Pooped but proud to have finished, Shona Aylward looks back on the demanding final days of the Wild Coast hike and salutes their energetic guide.

First published by South Coast Herald


The crowing of a rooster wakes us like an annoying alarm clock. The daily routine of a homestead starts early, we have discovered.

The happy hikers leave Dakane village and ramble to Noqhekwana (Poenskop).

Like crabs we scamper along the coastline, climbing the steep rocky hills and then descending into scenic bays, even crossing a river carrying our bags on our heads.

EARLY START: A magic morning on the Wild Coast.
LEADING THE WAY: Our guide Sinegugu Zukhulu.

At the age of 50, our guide Sinegugu Zukhulu is super fit and we stride along the single-file track to Ingo beach.

At this spot, Zukhulu stops to explain that some fishermen’s cottages in the area were demolished around 2008 as they contravened the Environmental Conservation Decree of 1992. They were deemed to have been erected without a permit or lawful authority and had damaged the natural vegetation within the protected coastal zone.

Zukhulu said the community was unhappy about this ruling as many people employed at the cottages had lost their jobs.

During the course of the day, we learn about dung beetles, the different uses of lemon grass, mangrove swamps and the pretty snails that climb the mangroves when the tide is rising.

HIGH AND DRY: Snails climb the mangroves to escape the high tide.


STONE SHAPES: What animal does this rock resemble?

“What kind of animal does that rock look like?,” asks Zukhulu, pointing his stick at a large boulder.

It’s a rhino, dinosaur, hippo! We all shout out our guesses.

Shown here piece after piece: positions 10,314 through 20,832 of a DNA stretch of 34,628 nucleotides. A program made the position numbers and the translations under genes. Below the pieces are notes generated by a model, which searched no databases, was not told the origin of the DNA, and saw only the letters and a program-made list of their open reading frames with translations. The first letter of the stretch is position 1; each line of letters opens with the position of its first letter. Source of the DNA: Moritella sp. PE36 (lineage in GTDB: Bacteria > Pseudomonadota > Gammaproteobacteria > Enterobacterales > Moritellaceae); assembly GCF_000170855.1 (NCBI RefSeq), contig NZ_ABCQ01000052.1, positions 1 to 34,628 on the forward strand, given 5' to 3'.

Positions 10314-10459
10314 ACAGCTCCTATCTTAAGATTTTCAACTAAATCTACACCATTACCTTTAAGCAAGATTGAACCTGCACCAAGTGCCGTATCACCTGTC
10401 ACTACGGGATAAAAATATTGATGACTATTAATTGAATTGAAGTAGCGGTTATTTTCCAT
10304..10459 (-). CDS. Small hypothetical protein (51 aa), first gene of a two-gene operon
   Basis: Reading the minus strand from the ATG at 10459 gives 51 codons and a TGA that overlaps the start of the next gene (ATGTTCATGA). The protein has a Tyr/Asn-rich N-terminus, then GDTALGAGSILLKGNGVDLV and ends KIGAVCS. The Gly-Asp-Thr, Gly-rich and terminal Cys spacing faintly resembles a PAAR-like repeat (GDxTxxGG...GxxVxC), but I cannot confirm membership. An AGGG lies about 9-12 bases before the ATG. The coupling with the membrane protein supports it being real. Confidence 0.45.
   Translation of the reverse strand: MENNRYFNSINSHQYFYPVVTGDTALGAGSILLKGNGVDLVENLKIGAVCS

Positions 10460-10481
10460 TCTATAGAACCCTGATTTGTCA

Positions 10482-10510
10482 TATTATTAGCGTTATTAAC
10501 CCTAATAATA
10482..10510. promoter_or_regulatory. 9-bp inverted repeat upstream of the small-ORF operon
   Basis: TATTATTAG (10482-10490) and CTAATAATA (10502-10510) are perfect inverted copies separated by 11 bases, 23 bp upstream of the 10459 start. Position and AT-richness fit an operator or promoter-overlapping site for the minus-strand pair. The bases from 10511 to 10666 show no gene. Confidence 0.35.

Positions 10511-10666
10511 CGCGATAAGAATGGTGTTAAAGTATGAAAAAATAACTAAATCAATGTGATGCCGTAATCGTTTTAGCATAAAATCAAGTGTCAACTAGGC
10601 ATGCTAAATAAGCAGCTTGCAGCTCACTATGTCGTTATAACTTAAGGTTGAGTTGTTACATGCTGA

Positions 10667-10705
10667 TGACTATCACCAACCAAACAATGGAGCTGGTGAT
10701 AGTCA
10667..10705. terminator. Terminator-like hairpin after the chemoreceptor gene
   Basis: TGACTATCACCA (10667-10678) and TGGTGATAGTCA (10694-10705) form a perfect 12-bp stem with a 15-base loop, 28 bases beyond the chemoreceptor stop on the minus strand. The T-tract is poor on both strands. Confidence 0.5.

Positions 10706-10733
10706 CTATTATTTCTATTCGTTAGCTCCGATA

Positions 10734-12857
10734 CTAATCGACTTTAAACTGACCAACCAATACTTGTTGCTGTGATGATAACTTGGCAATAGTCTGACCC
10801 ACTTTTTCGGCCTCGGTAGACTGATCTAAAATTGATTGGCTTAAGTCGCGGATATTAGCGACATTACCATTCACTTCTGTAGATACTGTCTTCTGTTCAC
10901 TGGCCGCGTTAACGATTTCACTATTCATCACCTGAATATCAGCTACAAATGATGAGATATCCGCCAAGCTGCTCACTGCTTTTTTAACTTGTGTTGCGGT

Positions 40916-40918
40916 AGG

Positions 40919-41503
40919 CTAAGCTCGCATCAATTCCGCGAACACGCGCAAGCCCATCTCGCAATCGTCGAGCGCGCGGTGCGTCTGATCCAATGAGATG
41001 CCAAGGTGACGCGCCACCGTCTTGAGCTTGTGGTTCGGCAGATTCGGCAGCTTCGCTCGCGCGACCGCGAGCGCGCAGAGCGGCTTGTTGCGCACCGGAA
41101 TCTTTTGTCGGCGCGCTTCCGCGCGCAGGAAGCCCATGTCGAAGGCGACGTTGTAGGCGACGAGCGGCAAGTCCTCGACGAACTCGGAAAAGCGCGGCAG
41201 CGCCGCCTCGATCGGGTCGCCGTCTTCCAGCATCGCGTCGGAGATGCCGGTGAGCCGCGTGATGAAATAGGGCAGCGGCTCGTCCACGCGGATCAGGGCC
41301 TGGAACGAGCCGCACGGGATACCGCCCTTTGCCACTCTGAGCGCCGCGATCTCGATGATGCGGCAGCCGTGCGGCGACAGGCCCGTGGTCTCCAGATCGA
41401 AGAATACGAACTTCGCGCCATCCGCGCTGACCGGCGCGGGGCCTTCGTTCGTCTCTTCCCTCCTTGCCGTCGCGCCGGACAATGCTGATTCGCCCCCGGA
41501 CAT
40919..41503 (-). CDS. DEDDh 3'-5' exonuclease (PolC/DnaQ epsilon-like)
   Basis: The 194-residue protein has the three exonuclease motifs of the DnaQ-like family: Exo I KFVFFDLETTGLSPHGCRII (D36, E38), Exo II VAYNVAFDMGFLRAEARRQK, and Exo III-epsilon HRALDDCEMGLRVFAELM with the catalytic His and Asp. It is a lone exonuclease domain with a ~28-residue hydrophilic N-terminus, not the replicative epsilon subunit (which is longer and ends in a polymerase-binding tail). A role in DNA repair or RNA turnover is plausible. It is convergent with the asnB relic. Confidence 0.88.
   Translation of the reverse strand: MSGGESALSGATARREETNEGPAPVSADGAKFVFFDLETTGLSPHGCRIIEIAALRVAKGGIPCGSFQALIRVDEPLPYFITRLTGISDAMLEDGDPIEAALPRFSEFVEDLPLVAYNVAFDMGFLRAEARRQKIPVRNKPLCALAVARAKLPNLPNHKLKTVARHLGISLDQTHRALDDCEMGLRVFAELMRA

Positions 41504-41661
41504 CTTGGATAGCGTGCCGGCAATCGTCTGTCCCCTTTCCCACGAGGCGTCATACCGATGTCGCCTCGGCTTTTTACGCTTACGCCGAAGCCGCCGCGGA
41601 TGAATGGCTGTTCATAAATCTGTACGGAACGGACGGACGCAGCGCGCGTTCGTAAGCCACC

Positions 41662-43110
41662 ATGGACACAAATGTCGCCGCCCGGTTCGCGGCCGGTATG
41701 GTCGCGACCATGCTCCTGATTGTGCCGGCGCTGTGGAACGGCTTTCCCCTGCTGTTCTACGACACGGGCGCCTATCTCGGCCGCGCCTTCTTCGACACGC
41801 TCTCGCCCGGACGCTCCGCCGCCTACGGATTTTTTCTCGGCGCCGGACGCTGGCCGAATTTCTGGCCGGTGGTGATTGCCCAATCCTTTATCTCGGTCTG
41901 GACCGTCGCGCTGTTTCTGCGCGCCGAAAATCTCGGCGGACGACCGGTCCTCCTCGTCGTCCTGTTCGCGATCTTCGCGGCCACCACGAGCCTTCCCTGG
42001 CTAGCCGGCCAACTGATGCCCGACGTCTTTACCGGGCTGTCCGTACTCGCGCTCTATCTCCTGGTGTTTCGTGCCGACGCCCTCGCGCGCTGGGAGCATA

“No, no, no… it’s a baboon,” says Zukhulu.

We are certainly walking on the wild side!

We crawl down a cliff-side pathway, at times guided by our hands.

WET, WET. WET: Hiker Lara Hood runs to safety with guide Sinegugu Zukhulu and trainee tour guide, Mthandeni Dlamini.


SLOW, DOWN: Out of our comfort zone on a steep descent.

It appears the tide is coming in and it is almost impossible to  get to shore without becoming drenched.

We have to step out of our comfort zone. One by one we must climb down a rock face and must time it well so we don’t get hit by a wave, before making it to shore.

Our last night is spent at the wonderful homestead run like clockwork by the remarkable Ncumisa Sonakepu (38).

It’s mixed emotions at the dinner table, as it is our last supper together and we know our Pondoland adventure is drawing to an end.

SMELLS LIKE TEAM SPIRIT: The group’s last homestay with Ncumisa Sonakepu at the village of Noqhekwana.

Day 8

The last day has arrived.

We leave the village of Noqhekwana and hike to Port St Johns, where we catch a taxi for the two-hour trip back to the Wild Coast Sun.

If I was asked to describe this eight day journey in one word?


NEARLY THERE: Hikers embrace the last stretch of the Wild Coast hike.
SÃO JOÃO: Port St Johns beckons in the distance.

Now read: Onward and upward: Shona on Day 6

* Shona Aylward is taking part in the Wild Coast hike sponsored by the environmental journalism training agency, Roving Reporters (www.rovingreporters.co.za) and the 8 Mile Club, an adventurous group of charity swimmers who raise funds for various deserving charities.